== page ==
Celebrating the history of Central East Austin is the focus of a special tour happening this weekend.
In Central East Austin, there's a sacred space for those who have passed on.
"Housewives, husbands, farmers, ex-slaves, laborers, you have soldiers buried out here," said Harrison Eppright, who leads tours around East Austin historical sights. "I'm sure there are teachers buried out here, ministers."
Every headstone at Bethany Cemetery tells a story.
They are tales James Davidson, an anthropology professor at the University of Florida, has heard before while studying other African-American cemeteries across the nation.
"Any black grave marked with a formal commercial stone prior to 1900 is a rare thing, indeed. I've been to many black cemeteries where there's no stones at all," Davidson said. "After having lived anonymous lives, and being disposable people, the idea of having a stone and being remembered in that sense was of enormous importance, it weighed on these people."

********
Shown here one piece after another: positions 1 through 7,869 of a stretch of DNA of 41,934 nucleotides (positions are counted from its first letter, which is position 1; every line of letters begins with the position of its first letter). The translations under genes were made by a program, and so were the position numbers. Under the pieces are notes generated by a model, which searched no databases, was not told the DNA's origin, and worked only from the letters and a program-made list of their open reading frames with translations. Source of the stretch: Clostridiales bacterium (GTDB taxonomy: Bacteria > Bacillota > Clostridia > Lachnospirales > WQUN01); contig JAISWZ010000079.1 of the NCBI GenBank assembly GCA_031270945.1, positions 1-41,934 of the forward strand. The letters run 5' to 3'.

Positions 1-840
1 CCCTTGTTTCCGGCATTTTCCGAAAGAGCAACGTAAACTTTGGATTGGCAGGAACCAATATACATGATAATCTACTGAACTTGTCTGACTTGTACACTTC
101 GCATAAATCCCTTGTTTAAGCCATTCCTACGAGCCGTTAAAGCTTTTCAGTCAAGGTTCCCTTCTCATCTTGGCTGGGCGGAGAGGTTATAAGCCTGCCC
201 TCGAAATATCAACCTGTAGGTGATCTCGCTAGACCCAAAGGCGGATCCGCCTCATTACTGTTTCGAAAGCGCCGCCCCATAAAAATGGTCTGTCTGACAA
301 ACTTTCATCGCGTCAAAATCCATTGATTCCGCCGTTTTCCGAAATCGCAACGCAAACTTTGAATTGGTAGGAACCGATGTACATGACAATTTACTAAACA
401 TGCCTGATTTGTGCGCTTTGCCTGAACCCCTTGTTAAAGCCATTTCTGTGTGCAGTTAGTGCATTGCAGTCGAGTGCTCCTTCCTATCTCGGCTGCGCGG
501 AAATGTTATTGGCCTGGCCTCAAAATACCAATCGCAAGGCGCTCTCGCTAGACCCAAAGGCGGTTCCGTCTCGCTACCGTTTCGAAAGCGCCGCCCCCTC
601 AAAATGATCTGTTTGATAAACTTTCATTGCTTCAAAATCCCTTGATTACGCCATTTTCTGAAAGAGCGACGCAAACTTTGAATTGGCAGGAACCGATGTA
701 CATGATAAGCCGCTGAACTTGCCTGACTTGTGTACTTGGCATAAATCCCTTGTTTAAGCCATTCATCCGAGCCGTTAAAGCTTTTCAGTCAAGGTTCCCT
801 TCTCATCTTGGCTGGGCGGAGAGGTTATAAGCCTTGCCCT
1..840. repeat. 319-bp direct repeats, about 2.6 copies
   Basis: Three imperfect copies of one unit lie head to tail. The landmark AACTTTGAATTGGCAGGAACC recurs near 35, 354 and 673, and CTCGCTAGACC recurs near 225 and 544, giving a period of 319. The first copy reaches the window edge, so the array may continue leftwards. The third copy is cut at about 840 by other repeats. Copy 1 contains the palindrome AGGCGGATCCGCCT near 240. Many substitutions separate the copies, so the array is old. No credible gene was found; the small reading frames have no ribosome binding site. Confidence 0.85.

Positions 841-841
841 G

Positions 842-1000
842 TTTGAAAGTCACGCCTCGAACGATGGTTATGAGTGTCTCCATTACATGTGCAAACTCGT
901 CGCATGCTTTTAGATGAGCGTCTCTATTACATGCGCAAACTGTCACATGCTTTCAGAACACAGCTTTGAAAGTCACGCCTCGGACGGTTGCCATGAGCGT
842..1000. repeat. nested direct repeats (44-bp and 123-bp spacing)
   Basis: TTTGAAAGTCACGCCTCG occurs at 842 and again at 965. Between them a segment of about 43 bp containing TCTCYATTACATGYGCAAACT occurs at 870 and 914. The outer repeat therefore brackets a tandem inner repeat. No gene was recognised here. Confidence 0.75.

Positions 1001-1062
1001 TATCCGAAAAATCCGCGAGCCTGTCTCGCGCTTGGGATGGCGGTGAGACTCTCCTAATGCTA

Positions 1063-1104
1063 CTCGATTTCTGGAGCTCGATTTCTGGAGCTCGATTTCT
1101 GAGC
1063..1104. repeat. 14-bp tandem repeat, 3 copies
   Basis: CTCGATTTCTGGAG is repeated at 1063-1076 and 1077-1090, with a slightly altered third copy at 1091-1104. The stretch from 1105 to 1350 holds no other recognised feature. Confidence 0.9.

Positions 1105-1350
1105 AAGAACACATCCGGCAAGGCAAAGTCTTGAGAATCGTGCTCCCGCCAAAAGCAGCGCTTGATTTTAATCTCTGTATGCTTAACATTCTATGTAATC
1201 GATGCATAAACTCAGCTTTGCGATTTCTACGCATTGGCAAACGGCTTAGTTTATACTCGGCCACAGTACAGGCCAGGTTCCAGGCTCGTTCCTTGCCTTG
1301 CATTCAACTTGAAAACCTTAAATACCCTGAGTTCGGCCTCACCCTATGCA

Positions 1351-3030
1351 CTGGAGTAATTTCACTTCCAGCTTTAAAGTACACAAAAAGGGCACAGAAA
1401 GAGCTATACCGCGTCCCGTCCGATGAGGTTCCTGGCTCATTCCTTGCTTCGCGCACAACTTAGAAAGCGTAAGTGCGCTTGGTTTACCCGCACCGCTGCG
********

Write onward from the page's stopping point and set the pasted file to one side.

Bethany is one stop on this weekend's Homecoming tour. It's sponsored by Six Square, an organization dedicated to the preservation of black culture in East Austin.
The tour is a chance to see the landmarks of Black architecture and design, cemeteries and other distinctive places.
Bethany Cemetery opened in the1800s and isn't affiliated with the city or a church. The group that took care of it died off a while ago.
"So we wanted to take this homecoming and not only acknowledge having people come back into our historic community but come back and take care of our legacy, which is the cemetery," said Six Square Executive Director Lisa Byrd.
The story inside this cemetery is a legacy Harrison Eppright is researching right now. Records show an one of Eppright’s possible ancestors is buried somewhere on those grounds, quite possibly in an unmarked grave.
"That Ben Eppright may very well be my great-grandfather," he said.
And Eppright hopes everyone will take this weekend's tour and appreciate the legacy of East Austin.
"History is not just what happened in the past, but history is an ongoing thing," he said. "We each are a part of history."
For more information about the tour, click here.